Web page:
I was born in Durban, grew up in Joburg at various boarding schools. I was
in my late teens when the rock revolution took place, when bands like the
Rolling Stones, the Doors, Led Zeppelin, the Jimi Hendrix Experience, the
Grateful Dead and a thousand others started making serious waves. The
Beatles had just released "Sgt. Pepper's". It was a whole new world, and
captivated myself and all my friends. I started collecting as much as my
limited funds allowed (a cub reporter in the SABC newsroom earned a massive
R80-00 a month!), and I still have some of the vinyl I bought in those
The travel bug bit me round about then - I was fortunate enough to miss the
ballot, which was the way they conscripted kids for the army in those days,
so I was free to go. I boarded a ship in Durban and over the next seven
years I starved in Australia, body-surfed in Bali, meditated in India,
worked deckhand on a charter yacht in the Mediterranean, and wasted time in
Canada. When I was actually earning money, it was generally as a freelance
journalist. I remember not eating very much during those days, things
I returned to South Africa and rejoined SABC radio, working for the English
Service as a producer/reporter. I had my first music show, called "Where
I'm At", round about 1977, on the English Service (now SAFM). I was the
first DJ to play ZZ Top on local radio. I remember getting a note from the
station's Programme Manager the following day, telling me that he strongly
disapproved, and that I really shouldn't play that kind of music on his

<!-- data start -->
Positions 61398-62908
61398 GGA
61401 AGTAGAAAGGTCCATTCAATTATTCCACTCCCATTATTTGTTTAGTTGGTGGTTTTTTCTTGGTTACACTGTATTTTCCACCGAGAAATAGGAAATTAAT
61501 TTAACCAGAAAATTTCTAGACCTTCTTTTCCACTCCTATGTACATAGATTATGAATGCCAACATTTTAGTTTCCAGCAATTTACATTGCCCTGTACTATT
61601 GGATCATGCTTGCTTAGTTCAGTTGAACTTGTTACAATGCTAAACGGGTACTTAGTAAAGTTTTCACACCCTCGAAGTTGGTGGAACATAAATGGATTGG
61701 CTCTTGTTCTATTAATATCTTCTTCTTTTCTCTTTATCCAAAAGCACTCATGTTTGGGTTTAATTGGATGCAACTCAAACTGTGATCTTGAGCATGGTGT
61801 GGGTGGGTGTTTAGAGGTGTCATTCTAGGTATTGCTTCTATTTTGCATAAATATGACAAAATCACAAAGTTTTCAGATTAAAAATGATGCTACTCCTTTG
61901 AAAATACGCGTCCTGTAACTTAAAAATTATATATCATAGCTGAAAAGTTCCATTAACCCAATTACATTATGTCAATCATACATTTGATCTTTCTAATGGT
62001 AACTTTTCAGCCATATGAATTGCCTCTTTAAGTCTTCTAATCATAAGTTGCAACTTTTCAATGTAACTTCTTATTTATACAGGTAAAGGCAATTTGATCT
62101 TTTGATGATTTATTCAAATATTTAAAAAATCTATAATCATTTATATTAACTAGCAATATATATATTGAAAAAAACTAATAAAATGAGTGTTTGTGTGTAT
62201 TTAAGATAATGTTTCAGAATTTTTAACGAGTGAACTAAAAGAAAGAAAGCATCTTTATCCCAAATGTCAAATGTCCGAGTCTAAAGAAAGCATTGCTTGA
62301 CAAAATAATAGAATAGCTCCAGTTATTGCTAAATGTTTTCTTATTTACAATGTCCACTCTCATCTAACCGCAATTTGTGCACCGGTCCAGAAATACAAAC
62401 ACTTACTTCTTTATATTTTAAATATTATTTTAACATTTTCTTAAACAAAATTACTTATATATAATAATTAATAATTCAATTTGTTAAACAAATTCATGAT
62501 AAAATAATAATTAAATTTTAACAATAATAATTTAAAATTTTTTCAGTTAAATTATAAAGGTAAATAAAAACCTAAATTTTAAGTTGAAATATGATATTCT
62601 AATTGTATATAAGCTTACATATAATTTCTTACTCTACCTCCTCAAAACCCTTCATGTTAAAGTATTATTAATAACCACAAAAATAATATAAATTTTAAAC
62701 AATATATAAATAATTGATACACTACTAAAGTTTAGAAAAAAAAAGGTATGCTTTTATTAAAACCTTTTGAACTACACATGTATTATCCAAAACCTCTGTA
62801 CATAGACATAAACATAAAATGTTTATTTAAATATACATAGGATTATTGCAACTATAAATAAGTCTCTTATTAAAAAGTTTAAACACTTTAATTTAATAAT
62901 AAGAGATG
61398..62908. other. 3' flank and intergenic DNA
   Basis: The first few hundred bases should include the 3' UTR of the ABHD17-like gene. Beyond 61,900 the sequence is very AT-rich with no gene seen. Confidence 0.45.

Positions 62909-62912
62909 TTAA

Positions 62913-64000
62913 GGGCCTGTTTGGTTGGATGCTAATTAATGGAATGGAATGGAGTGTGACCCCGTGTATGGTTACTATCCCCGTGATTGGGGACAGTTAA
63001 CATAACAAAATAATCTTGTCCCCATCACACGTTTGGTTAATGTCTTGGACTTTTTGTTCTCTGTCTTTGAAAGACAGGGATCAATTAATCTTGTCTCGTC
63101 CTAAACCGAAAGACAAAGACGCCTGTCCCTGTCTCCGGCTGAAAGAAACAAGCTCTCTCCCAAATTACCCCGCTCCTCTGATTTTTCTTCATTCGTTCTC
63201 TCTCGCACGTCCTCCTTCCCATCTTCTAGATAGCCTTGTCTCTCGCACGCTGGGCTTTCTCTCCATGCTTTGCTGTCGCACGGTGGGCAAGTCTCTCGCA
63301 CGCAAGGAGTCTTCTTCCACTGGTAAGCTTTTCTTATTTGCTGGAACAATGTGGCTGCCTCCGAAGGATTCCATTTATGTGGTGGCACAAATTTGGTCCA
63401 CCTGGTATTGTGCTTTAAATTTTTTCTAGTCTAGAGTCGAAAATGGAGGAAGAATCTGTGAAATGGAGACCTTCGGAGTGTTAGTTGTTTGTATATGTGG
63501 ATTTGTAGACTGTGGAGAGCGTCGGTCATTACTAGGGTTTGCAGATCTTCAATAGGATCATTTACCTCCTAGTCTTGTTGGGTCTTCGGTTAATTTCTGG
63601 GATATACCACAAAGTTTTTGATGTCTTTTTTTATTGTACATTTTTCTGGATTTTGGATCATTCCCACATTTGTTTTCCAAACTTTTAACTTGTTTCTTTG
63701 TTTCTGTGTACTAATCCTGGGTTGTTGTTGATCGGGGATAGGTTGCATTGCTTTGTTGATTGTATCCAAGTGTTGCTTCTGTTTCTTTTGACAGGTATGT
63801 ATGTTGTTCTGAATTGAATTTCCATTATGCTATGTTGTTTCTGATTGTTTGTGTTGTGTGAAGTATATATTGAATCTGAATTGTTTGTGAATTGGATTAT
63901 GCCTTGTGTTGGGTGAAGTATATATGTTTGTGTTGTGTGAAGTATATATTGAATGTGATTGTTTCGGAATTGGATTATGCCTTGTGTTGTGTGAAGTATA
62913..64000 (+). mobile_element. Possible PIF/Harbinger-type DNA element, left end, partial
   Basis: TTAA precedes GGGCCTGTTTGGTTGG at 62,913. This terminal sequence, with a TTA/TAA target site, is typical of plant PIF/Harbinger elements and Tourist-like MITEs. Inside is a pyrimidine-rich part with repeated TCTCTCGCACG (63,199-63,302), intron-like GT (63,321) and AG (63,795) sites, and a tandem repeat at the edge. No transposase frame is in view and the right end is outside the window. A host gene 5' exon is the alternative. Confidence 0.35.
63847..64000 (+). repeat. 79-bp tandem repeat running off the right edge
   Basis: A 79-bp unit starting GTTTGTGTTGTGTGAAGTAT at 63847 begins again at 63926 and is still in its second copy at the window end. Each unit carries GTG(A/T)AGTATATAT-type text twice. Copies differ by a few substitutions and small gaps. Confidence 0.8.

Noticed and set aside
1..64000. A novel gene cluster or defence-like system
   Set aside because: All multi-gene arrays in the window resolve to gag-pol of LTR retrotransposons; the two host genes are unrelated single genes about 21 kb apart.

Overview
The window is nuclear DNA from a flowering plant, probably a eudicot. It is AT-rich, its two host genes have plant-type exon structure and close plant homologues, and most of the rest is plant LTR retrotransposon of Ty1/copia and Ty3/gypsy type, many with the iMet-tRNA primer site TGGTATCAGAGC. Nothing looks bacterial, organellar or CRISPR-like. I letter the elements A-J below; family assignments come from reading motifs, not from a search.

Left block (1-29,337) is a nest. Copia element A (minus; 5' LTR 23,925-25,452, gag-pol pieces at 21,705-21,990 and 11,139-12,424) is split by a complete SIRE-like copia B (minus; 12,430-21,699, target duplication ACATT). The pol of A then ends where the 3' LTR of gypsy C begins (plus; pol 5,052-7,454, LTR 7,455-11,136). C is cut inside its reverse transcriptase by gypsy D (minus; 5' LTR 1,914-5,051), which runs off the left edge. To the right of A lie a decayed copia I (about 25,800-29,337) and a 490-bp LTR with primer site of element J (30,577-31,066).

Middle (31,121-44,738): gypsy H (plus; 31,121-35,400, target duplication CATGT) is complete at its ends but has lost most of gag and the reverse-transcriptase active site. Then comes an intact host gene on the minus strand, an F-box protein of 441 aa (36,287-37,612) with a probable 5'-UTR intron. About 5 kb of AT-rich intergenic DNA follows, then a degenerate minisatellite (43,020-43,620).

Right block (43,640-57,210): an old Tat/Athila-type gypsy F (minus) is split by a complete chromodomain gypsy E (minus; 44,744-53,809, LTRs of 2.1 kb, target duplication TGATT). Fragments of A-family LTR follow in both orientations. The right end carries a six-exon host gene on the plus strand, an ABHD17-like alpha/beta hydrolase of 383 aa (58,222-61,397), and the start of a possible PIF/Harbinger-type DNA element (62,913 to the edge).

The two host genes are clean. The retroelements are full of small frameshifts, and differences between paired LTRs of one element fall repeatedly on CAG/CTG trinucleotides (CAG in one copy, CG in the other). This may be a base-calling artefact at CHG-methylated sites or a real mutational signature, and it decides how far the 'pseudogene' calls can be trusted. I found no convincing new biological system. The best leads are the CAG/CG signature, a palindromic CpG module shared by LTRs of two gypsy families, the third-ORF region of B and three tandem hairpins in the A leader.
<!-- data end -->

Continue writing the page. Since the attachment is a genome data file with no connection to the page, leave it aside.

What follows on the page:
station. Needless to say, I carried on playing "that kind of music", and
joined the fledgling rock station, Capitol 604
, in 1978.
I was with Capitol for their first two years. It was bliss. We were based
in Port St. Johns, on the Transkei coast. I body-surfed every day, and
played rock & roll on the radio every night. It was the berries. The
was situated in the old Port Captain's house, overlooking the town. It was
the vibiest studio I've ever worked in. Towards the end I came into
conflict with Management regarding the content of their playlist in my show
(they wanted me to play some of their 'Top 20', and I wasn't too happy about it), and we
parted ways in 1981.
I immediately joined Radio 5, and shortly thereafter I was provided with
four hours of late-night airtime, five nights a week, and permission to
whatever music I liked. I doubt whether any rock DJ in the world at that
time had that kind of freedom, and I made the most of it. It was during
those days that the "Rock Professor" name came about - an advertising
gimmick that somehow stuck.
Round about 1992 the old story of Management wanting me to play more of
their playlist raised its ugly head again, and once again I was given my
marching papers. I marched down to 702, who were happy to give me my own
music show on what was essentially a talk station. Eventually, music was
phased out, and I found myself, having gone full circle, back at my very
first station, the English Service, which had since become known as SAFM.
did late night shows of my own music for them until 1999, when (guess
what?), I was told that I needed to play more of their playlist if I wanted
to keep the job! My last show on South African radio was in March, 1999.
So that's my 25-year broadcasting career, in a coconut shell.
I presently run a small firm which assists companies with Credit Control
problems - a
different field, I'll admit, but it keeps me off street corners holding a
large sign saying "Enormous vinyl and CD collection to support - pliz
I have a beautiful wife, Nadine, and two Staffies, Monty and Lulu. I've
been a motorbike rider all my life, and for the past eight years I've
a Harley with the Gutter Gremlins MC (we're not as scary as we sound). I
also have official duties with the Harley Owner's Group (HOG), based at the
dealership in Rivonia.
I'm extremely pleased, and grateful, to have been given this opportunity on
Radio Today to play my music again. I have a room full of it, just itching
to be heard. The patter of Little Feat will once again be heard on South
African airwaves! I'm especially pleased to be working, once again, with
those great broadcasting professionals, Phil Wright, Rafe Lavine, and Leon
Economides. Long live rock!
-- Chris Prior, 3rd February 2006